From just hatched out of the egg to their aging years, I’ll share how much, and what, you need to feed your chickens in this feeding guide.
PLUS, I’ve included a FREE printable so you can place it right on your coop wall and never have to wonder how much to feed them.
Feeding your chickens a balanced and nutritious diet is essential to keep them healthy. Happy, and productive.
Before we cover exactly how much to feed your chickens in this guide, I’m going to go over some basic feeding essentials.
Offer Your Chickens Clean, Fresh Water At All Times
Chickens require fresh, clean water every day to stay hydrated and maintain their health.
This is especially important if you are raising broilers.
Broiler chickens can not digest their food without an adequate supply of water.
In the absence of water, they may start to eat more to compensate for their first. Which isn’t good for their health.
Feed Your Chickens A Good, Quality Feed
We offer 3 AMAZING homemade natural chicken feed recipes for you to make. Our recipes include a basic chicken feed, one for laying hens and one for broilers.
Choose the feed recipe that is appropriate for your flock.
If you’re not up for making your own homemade chicken feed, no worries, just shop for a Non-GMO feed or organic feed.
Supplement Your Chickens Feed
Chickens are HUGE fans of treats, plus they need some extra nutrients.
The best way to help supplement your chickens diet is by letting them forage and free range.
Chickens love to scratch and find delicious bugs to devour.
Another way to supplement their diets is by planting them their own chicken garden with fresh vegetables and herbs.
Fodder will also provide your chickens fresh greens when the snow has covered the ground and they can’t forage.
Hens that are of egg-laying age need additional calcium in order to produce hard egg shells. You can give them this by offering crushed oyster shells, egg shells, or limestone.
Lastly, you can give your chickens kitchen scraps to help supplement their diet.
Avoid feeding them onions, potatoes, citrus, avocados, and asparagus.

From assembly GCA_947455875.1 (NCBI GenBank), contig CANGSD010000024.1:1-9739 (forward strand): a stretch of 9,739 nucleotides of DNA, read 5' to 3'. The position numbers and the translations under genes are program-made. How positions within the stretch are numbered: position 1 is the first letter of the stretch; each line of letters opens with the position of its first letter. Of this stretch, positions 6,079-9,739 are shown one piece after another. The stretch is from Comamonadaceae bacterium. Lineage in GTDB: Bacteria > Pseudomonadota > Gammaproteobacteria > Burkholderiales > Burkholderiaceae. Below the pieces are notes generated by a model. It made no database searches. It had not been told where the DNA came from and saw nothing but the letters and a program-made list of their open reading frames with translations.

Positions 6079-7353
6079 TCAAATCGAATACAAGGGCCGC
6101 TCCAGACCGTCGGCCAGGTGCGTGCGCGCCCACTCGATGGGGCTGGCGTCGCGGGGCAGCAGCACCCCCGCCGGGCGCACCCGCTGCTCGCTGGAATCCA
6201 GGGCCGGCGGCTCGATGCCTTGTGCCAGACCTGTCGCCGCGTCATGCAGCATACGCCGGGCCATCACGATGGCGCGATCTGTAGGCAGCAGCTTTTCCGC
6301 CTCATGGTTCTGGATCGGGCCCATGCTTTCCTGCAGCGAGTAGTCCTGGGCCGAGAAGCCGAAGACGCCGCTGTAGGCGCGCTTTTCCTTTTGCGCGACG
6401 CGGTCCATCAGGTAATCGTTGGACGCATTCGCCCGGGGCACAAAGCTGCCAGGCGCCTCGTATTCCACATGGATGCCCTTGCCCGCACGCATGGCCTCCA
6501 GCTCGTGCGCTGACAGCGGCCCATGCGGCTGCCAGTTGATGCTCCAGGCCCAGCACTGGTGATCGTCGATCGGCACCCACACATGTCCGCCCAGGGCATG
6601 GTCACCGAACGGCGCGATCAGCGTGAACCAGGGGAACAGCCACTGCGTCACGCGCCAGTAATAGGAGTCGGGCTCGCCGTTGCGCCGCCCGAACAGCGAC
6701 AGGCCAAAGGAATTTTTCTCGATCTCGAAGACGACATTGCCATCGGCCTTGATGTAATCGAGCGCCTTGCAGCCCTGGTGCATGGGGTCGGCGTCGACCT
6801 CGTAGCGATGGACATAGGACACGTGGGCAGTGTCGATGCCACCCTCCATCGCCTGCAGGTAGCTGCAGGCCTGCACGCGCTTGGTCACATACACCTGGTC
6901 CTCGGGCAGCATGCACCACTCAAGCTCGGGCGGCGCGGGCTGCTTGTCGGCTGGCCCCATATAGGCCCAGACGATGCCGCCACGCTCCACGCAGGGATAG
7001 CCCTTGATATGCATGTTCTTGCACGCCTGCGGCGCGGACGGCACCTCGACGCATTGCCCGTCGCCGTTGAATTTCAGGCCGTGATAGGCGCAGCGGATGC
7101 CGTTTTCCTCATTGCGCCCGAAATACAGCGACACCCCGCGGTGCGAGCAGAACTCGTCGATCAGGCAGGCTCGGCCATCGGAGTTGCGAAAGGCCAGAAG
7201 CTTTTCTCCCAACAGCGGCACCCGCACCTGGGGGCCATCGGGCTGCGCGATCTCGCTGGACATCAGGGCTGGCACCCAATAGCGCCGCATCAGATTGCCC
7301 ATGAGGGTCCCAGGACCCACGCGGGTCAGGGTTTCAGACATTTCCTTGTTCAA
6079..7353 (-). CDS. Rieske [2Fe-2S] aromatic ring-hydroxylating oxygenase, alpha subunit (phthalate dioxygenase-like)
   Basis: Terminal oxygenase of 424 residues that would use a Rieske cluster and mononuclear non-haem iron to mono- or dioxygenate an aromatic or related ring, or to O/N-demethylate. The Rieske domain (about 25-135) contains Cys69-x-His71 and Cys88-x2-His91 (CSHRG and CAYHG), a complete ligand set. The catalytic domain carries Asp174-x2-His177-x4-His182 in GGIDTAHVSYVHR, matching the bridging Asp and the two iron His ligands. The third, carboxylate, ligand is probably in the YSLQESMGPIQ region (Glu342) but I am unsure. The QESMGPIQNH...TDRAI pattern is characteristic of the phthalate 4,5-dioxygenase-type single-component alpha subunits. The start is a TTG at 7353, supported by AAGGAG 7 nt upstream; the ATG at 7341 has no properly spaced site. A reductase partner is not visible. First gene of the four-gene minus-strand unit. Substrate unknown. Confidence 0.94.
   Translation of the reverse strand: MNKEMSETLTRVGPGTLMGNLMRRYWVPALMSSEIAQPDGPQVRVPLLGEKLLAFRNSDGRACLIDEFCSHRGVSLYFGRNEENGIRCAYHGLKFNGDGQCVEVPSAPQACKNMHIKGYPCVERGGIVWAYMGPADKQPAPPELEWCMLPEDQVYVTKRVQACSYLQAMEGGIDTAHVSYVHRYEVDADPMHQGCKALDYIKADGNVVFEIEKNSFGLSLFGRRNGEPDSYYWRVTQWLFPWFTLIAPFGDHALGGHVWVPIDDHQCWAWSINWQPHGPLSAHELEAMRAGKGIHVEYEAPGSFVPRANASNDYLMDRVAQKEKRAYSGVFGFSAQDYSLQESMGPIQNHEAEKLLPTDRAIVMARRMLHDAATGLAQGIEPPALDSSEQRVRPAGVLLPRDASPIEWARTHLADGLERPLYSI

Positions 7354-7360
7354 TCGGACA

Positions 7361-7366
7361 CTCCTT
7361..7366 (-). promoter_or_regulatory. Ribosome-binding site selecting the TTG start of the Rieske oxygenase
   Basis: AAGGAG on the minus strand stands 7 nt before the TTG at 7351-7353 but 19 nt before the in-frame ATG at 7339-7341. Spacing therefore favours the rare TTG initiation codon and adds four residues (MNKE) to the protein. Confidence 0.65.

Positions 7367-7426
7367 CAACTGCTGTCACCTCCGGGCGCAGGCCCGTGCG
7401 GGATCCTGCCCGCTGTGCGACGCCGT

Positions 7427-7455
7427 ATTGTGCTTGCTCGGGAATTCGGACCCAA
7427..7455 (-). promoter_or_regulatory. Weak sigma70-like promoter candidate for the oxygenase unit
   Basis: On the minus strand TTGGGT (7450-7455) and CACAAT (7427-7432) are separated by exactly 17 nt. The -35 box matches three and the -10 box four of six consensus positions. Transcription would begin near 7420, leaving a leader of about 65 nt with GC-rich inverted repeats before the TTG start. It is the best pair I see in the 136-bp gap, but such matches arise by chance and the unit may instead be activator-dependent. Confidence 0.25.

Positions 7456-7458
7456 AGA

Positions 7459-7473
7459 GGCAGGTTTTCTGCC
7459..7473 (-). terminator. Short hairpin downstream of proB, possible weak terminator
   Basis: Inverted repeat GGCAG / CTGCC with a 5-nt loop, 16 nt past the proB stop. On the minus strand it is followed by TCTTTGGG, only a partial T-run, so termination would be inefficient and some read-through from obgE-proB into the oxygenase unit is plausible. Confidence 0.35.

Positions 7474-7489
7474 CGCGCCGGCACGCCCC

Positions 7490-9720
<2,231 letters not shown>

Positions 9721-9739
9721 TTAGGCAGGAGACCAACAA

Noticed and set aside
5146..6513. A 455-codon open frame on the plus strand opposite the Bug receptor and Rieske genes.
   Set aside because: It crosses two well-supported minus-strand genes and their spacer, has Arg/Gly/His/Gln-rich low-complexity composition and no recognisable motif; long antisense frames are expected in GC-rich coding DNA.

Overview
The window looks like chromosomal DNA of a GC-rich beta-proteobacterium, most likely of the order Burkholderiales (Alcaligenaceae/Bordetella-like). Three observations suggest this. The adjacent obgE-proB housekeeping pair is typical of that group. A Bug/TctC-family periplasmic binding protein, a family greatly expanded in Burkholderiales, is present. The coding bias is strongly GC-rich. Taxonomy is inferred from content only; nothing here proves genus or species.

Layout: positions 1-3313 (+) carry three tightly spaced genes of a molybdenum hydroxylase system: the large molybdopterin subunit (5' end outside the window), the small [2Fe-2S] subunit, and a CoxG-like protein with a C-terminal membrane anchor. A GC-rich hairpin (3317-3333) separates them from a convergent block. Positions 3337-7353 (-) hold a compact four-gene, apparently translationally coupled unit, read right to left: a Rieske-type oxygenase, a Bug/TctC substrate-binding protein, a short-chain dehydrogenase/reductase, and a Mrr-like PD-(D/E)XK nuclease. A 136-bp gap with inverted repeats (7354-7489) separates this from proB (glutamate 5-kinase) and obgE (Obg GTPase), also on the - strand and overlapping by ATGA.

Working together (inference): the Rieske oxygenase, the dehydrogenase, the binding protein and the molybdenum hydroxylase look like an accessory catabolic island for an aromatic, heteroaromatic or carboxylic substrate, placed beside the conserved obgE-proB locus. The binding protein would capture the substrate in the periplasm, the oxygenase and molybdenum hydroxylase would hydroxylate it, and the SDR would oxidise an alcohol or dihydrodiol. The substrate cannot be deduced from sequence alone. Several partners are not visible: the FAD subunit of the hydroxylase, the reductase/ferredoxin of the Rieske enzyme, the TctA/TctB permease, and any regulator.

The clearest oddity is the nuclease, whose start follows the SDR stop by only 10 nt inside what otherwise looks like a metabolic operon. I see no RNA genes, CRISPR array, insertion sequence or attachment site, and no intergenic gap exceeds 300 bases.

Always make sure the scraps are free of mold and aren’t rotten.
Keep A Feeding Schedule
Much like dogs, chickens are creatures of habit and can easily be trained with food. Try to keep them on a regular feeding schedule, checking their water dish a couple times a day.
Feed containers should be washed out weekly.
Feeding Guide For Chickens
|Age||Type of Feed||Amount|
|Weeks 1-6||Starter Feed 20% Protein||1 oz. Per Day|
|Weeks 7-15||Grower Feed 18% Protein||3 oz. Per Day|
|Weeks 16+ On||Layer Feed 16-18% Protein||4 oz. Per Day|
|Roosters||Grower Feed 18% Protein||4 oz. Per Day|
|Old Non-Laying Hens||Grower Feed 18% Protein||4 oz Per Day|
Roosters and older hens that are past their egg-laying years don’t require the extra calcium that is in layer feed.
Feeding Guide For Broilers
|Age||Type of Feed||Amount|
|1||Meat Bird Starter 16%||4.2 oz|
|2||Meat Bird Starter 16%||9.2 oz|
|3||Meat Bird Starter 16%||14 oz.|
|4||Meat Bird Grower 22% Protein||18.8 oz.|
|5||Meat Bird Grower 22% Protein||26.1 oz.|
|6||Meat Bird Grower 22% Protein||34.5 oz|
|7||Meat Bird Finisher 15-18% Protein||38.5 oz.|
|8||Meat Bird Finisher 15-18% Protein||46.2 oz.|
|9||Meat Bird Finisher 15-18% Protein||46.5 oz.|
|10||Meat Bird Finisher 15-18% Protein||48 oz.|
|11||Meat Bird Finisher 15-18% Protein||48 oz.|
Use this feeding guide for chickens in conjunction with our recipes for homemade chicken feed, and you’ll have a happy and healthy flock!
As promised, here is your FREE Feeding Guide For Chickens printable.
Print it out and place it in your coop or by your chicken feed as a quick guide to have on hand.